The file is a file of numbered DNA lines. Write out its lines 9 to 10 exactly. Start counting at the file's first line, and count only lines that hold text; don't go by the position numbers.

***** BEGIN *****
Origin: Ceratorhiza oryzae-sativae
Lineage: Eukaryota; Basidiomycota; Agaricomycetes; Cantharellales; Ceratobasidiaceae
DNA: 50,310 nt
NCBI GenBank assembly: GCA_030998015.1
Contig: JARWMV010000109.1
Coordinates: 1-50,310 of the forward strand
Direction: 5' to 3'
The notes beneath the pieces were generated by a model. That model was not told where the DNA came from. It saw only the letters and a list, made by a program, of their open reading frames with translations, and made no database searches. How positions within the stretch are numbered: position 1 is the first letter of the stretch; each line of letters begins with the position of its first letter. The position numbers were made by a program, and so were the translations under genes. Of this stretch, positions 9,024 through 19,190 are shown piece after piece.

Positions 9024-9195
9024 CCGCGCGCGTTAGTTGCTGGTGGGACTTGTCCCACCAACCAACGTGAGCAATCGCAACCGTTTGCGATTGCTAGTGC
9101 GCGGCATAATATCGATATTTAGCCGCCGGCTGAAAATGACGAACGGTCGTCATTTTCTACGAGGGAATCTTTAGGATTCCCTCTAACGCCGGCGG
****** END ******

Positions 9024-9195
9024 CCGCGCGCGTTAGTTGCTGGTGGGACTTGTCCCACCAACCAACGTGAGCAATCGCAACCGTTTGCGATTGCTAGTGC